7

I have two string fields in a vector layer, "From" and "To", with values in the format of 10:16:30 and 10:18:00 e.g.

I would like to calculate the difference in minutes as a decimal value, in this case 1.5, in the field calculator and write it to a real field for further calculations.

As I understood so far, I have to convert my strings to QT time type by using totime("From") and totime("To").

But now I already reached the end of my wisdom. No matter what I try, the field calculator doesn't accept any further combination of other functions (Expression is invalid).

Can anyone please tell me how to perform this calculation and receive a real field with a real minutes value, or can point me to some resources with working examples?

4

If you're using 2.8 or later, you can use the Python function builder. This code will do the calculation. I don't think you need to use Qt objects for this.

from qgis.core import *
from qgis.gui import *
from datetime import datetime
import time
@qgsfunction(args=2, group='Python')
def timedifference(values,feature,parent):
    ''' 
    call this function as timedifference("fromtime","totime")
    no need to pass in feature/parent
    '''
    fromtime = datetime.strptime(values[0], "%H:%M:%S")
    totime = datetime.strptime(values[1], "%H:%M:%S")
    a = totime - fromtime
    return a.seconds/60.0

Save this script as 'timedifference'. Go back to the expression editor.

You can then use the function in the expression editor. You should find it grouped under 'Python'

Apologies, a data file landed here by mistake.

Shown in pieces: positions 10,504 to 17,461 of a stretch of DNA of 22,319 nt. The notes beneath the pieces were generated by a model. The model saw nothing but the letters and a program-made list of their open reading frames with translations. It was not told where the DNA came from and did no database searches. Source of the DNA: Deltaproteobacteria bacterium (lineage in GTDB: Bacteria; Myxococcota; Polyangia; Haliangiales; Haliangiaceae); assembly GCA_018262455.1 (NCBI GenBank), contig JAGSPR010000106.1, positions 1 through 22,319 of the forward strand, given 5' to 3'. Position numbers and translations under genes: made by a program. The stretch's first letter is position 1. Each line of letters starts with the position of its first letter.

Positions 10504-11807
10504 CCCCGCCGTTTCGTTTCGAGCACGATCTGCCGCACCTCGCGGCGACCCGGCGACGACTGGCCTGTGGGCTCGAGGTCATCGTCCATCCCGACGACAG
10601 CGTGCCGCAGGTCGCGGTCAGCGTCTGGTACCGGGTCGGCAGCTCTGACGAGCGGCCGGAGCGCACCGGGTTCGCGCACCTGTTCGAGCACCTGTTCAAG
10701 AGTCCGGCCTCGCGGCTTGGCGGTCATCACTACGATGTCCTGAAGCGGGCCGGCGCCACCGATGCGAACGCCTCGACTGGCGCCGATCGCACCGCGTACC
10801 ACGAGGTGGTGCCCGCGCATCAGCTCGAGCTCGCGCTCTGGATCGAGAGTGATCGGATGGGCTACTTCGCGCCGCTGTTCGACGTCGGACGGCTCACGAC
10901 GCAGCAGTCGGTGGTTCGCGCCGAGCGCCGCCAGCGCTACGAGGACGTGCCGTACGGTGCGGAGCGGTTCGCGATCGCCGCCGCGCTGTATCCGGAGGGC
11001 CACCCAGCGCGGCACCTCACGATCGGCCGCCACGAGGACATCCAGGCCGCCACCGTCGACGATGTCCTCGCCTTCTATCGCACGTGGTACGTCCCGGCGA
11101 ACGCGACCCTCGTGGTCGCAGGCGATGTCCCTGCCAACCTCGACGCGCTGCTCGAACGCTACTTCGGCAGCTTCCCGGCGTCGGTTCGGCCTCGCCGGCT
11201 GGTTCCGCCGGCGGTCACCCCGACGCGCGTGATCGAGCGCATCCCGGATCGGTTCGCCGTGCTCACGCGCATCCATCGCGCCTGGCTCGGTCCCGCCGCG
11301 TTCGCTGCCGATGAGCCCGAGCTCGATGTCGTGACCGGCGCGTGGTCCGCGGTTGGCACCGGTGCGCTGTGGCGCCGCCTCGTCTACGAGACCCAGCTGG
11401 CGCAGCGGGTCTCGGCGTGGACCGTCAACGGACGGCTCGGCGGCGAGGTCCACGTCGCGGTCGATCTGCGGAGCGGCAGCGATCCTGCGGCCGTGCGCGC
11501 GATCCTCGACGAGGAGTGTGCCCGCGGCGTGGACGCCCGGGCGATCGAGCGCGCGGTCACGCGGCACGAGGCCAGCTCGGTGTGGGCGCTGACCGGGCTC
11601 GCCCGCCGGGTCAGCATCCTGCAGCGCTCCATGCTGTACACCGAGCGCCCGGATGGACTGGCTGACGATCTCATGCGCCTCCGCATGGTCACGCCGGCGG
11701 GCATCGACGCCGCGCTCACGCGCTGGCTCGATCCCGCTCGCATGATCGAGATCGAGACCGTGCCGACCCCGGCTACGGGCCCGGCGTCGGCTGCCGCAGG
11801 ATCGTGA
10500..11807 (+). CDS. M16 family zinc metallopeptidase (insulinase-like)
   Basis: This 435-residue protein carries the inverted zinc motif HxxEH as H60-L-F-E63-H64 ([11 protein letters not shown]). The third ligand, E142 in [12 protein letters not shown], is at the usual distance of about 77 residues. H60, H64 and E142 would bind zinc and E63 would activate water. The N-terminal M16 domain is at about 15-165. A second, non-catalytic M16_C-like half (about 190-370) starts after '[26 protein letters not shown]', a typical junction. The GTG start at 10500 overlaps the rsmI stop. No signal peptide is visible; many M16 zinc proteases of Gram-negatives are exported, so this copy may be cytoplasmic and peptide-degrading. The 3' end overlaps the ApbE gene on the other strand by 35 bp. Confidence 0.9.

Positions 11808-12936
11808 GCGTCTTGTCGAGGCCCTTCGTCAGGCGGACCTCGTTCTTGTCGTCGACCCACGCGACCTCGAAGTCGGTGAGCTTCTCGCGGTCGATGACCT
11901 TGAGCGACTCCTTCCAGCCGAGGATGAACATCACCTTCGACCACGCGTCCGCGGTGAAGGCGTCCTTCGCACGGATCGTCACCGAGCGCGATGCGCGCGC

timedifference("from_field","to_field")

I've assumed here that "from_field" and "to_field" are string fields, and that "to_field" is later than "from_field".

If you're new to the Python function builder, there's a handy video here on youtube

EDIT: I don't have enough rep to comment on Nyall's answer (just joined SO) but it's a good one, much more elegant.

With a small tweak I'd suggest this:

minute( age( todatetime('2000-01-01 ' ||  "timeto" ), todatetime('2000-01-01 ' ||   "timefrom" ) ) )

Make sure you remember to add the trailing space after the date. The age() function seems to assume the later date is the first parameter.

  • I give you the credits, cause you nicely introduced me to the new function editor plus showed a way to avoid darn dummy values for Nyall's answer. Keep posting such good answers and earn more credits :) – Bernd V. Jul 15 '15 at 7:44
6

It's possible without using a python function, with a little bit of hacks:

minute( age( todatetime('2000-01-01 10:18:00'), todatetime(2000-01-01 10:16:30') ) )

will return "1.5".

To break it down, "age" returns the difference between two datetimes as an interval type. This needs to be wrapped in the "minute" function to extract the length of this interval in minutes. Lastly, I've had to put dummy dates into the "todatetime" functions as the "age" function only operates on datetime types, not plain times.

  • Thanx a lot. A pity it doesn't work directly with time values only. – Bernd V. Jul 15 '15 at 7:50

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